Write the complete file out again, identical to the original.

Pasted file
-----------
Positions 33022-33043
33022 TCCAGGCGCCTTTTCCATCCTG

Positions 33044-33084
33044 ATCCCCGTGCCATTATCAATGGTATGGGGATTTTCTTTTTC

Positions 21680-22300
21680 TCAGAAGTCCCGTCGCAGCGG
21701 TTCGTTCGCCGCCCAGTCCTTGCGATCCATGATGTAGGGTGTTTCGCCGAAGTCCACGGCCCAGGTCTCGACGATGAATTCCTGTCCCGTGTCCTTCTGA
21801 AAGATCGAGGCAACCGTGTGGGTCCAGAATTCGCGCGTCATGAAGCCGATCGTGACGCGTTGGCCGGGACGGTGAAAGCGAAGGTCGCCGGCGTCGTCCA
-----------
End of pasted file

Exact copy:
Positions 33022-33043
33022 TCCAGGCGCCTTTTCCATCCTG

Positions 33044-33084
33044 ATCCCCGTGCCATTATCAATGGTATGGGGATTTTCTTTTTC

Positions 21680-22300
21680 TCAGAAGTCCCGTCGCAGCGG
21701 TTCGTTCGCCGCCCAGTCCTTGCGATCCATGATGTAGGGTGTTTCGCCGAAGTCCACGGCCCAGGTCTCGACGATGAATTCCTGTCCCGTGTCCTTCTGA
21801 AAGATCGAGGCAACCGTGTGGGTCCAGAATTCGCGCGTCATGAAGCCGATCGTGACGCGTTGGCCGGGACGGTGAAAGCGAAGGTCGCCGGCGTCGTCCA